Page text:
Friday, July 28, 2006
I went to my studio the other day - which is really an expensive storage shed until I build some internal walls and get the electricity on - and discovered a dead car out the front. There was another one up the end of the street. Two burnt out cars in my small, quiet, isolated on the edge of town opposite the river very lonely at night street where sits my lonely studio. Mr T went back later and removed the one unburnt wheel. Having just that morning had our perennial groundhog day conversation about the exponentially expanding amount of stuff and the strangly shrinking quantity of storage space in our house, I'm still wondering what can be the use of a single wheel from a vehicle that does not remotely resemble any of the five T already owns? (He's now fallen in love with a white thing in Adelaide with a red leather interior and lots of shiny chrome)
Cool melted glass though...
Tuesday, July 25, 2006
I hate the genius tag that gets attached to old dead artists like Picasso, but I do heartily recommend the exhibition of his and Dora Maar's work that's on at the NGV at the moment. Fantastic documentation by Maar of the painting of Guernica and great colour pencil drawings. I love colouring.
Wednesday, July 19, 2006
Last year I was lucky to get to use the Prototype room at the High Court of Australia to show some of my work. The Prototype room was literally built as a prototype to test out some of the materials and design ideas that were being used in the construction of the court building. These days it's an almost forgotten area off to one side of the court that's a bit run down but popular with the occasional bunch of skateboarders.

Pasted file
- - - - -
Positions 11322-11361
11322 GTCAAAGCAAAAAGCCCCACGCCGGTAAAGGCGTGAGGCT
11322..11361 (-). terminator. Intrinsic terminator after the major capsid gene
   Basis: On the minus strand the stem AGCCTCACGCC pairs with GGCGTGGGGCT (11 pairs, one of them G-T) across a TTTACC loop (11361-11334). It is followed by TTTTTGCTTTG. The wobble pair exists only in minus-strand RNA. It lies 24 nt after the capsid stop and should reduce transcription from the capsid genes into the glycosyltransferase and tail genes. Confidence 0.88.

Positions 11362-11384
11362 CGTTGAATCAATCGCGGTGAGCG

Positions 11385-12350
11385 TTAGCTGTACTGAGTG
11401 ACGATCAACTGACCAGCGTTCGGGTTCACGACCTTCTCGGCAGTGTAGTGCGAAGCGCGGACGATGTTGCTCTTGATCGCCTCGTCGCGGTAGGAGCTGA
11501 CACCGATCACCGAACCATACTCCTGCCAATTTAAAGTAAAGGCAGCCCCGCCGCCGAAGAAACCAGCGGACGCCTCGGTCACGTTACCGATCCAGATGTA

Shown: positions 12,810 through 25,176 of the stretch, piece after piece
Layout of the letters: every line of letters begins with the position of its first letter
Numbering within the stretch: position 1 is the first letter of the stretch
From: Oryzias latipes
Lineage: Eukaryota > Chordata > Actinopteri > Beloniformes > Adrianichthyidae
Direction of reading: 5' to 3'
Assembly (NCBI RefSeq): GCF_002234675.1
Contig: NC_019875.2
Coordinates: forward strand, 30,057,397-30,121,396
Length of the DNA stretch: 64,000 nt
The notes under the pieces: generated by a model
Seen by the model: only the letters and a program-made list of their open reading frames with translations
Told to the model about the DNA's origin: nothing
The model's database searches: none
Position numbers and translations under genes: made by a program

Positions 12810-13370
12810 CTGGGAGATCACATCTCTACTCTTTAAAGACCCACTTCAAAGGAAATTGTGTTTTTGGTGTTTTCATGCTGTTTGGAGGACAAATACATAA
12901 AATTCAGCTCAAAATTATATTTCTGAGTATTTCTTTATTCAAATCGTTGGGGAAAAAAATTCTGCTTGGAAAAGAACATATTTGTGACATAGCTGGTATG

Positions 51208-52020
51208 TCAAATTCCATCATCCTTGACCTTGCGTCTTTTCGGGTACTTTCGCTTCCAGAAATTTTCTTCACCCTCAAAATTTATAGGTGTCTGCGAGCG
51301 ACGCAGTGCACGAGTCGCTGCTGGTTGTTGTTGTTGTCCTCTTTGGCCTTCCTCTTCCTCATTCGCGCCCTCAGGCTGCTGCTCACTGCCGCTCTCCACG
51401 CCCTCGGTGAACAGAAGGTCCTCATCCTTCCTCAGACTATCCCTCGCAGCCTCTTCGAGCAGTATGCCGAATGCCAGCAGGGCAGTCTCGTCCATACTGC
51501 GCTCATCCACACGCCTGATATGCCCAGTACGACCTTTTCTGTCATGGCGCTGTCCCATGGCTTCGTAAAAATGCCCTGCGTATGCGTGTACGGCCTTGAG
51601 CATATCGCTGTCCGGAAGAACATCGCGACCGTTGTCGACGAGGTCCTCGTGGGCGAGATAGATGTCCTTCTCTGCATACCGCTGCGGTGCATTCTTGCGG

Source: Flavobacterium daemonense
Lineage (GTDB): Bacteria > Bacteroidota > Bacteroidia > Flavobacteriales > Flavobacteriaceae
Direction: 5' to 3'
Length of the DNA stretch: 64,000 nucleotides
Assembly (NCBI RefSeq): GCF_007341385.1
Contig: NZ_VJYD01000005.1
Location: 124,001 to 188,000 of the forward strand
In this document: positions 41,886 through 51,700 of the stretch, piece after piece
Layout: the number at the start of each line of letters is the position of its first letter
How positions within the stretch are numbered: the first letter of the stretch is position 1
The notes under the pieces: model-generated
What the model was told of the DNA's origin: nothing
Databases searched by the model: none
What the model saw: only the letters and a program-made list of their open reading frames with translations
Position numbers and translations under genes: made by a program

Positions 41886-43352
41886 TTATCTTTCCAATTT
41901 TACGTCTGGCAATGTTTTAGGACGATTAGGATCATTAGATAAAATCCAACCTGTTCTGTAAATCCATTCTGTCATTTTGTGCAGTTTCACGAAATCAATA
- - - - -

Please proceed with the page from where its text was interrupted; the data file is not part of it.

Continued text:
This got me thinking about inventions - good ones - crap ones - flops - disappointments and great ideas that never quite made it. So I made a series of works inspired by real and made-up inventions called the Amazing museum of spectacular innovations and admirable attempts. The paper permanent press trousers above are my favourites, specially because I have a nice pair of brown 70s ones I modelled these on and also because permanent press trousers were actually invented by an Australian.
Thursday, July 13, 2006
Getting to Melbourne late Saturday afternoon somewhat reduces the art viewing opportunities, but I did get to look in the window at Gertrude St on Sunday and saw some great graffiti round that part of town. The highlight of the trip was definitely Hiraki Sawa's video work at the NGV International. Anyone in Melbourne before December should definitely get to see this. Since my last post was a whinge about all things I don't like about video, this one is about what I do like.
Sawa's work was quiet, strange and compelling. All his work uses his own apartment as an environment to create these surreal vignettes and 'events'. One piece follows the shadows of camels and the occasional elephant across the domestic surfaces, mesmerising as they continuously travel across the interior landscape. There are lovely moments where a group of camels circle around a light fitting or climb along the edge of the stairs. In another work miniature aeroplanes use the bed, table and kitchen bench as landing strips, as the video progresses, the hallway becomes a very busy flight path with many planes crossing as they enter and exit through several doorways. What I particularly liked about this work was it appeared simple, yet seemless. The sound tracks were beautifully integrated and you could enter at any time and didn't need to see the entire work to get something out of it. That said, I think I spent about forty minutes in that one section of the gallery and thoroughly enjoyed it. I'm glad I saw the Picasso exhibition first, because after viewing those videos I didn't want to look at anything else - I just wanted to take the memory away with me without jamming anything else in on top.